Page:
Video surveillance is a cornerstone of efficient security operations. But video surveillance is only as effective as the way it’s employed and used.
Most organizations fail to capitalize on the benefits a successful video surveillance strategy can deliver. There are five clear challenges that are difficult to overcome.
They have very little to do with the system you have in place, and more about how you use it.
Let’s look at these top 5 video surveillance issues, and how to beat them to deliver exceptional security.
CHALLENGE 1 – INEFFECTIVE DETECTION
It’s a challenge to efficiently, and continuously monitor video surveillance streams to detect individuals and events of interest – whether known thieves, VIPs, employees, ex-employees or suppliers.
Slow or missed detection of known individuals can results in preventable crime, missed commercial opportunities, or put human safety at risk.
In retail environments, incidents resulting from incomplete perception and recognition leads to interruption in business continuity, inventory shrinkage, increased insurance and security costs.
CHALLENGE 2 – VIDEO SURVEILLANCE BLIND SPOTS
Whether physical blind spots – cameras simply don’t cover the full area of interest – or lack of dedicated resources monitoring video streams, missing the complete picture means a permeable security perimeter. Stats show that less than 24% of incidents are originally identified using video surveillance.
Blind spots are a video surveillance challenge that becomes more difficult in multi-zone, multi-location operations, and when visitor volume is highest. These are the conditions where incidents are most likely to occur.
As coordinated, multi-site theft and attacks are common, effectively covering all blind spots is key to successful video surveillance.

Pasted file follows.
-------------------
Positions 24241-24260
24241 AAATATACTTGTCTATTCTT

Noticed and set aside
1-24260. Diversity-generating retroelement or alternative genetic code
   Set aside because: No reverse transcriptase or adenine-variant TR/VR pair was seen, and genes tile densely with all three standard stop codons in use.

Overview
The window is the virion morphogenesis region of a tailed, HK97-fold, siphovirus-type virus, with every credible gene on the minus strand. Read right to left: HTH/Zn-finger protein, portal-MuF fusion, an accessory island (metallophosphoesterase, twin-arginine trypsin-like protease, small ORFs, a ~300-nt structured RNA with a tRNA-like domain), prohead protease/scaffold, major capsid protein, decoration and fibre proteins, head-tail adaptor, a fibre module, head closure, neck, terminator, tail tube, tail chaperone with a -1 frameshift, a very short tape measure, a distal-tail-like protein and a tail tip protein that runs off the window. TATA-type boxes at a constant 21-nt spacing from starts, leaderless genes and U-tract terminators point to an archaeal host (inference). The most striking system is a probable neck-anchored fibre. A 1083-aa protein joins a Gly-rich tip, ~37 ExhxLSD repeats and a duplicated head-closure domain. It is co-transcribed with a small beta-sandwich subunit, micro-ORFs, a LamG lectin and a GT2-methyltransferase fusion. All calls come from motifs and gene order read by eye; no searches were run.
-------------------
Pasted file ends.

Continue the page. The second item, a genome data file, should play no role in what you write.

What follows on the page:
CHALLENGE 3 – DIFFICULTY RETRIEVING EVIDENCE
When an incident occurs, is it challenging and time consuming to find supporting video from NVRs? Are logs, and reports captured on paper? Are access control systems not integrated with video analytics?
The ability to quickly identify individuals, their journey, and evidence of their activity is critical to not only support law enforcement, but also to prevent offenders from repeating their actions at other sites within a short period of time.
46% of criminals repeat their actions at another location, many times within hours. You have to move fast.
CHALLENGE 4 – DISCONNECTED SYSTEMS
Connecting video surveillance with access control systems can dramatically increase effectiveness, but often security infrastructure is assembled from vendor-specific solutions and technology that are difficult to integrate.
When humans become the bridge between systems, it prevents consistent, real-time responsiveness. If a gas station wants to shut down pumps when a known thief arrives, it has to be done in seconds.
CHALLENGE 5 – PERCEPTION THAT FACIAL RECOGNITION IS OUT OF REACH AND IMPRECISE
Facial recognition capabilities can help detect motion, individuals, and objects. When deployed effectively, this helps to reduce blind spots and increase recognition rates, while also simplifying evidence retrieval.
In reality, surveillance camera vendors’ capabilities fall short. Without industry standards, inconsistent recognition algorithms, and the inability to easily share BOLO lists across multi-site video surveillance systems is a real challenge.
AN EFFECTIVE ANTIDOTE
Short of ripping and replacing existing systems with a single vendor’s end-to-end ecosystem ($$$), there appear to be few options to address these top 5 video surveillance challenges.
However, a simple solution exists: decouple facial recognition from existing infrastructure. By using methods that analyze existing video feeds, any camera can be upgraded with the latest facial recognition technology. Detection rates rise from 25% to well above 80%.
By centralizing this recognition, seeing all zones and sites all the time becomes simple. It also means there is a single point of integration with other systems, making automation practical.
You can learn more about how to do this by trying it yourself. Learn how you can test it in your own environment in days, with no change to existing infrastructure.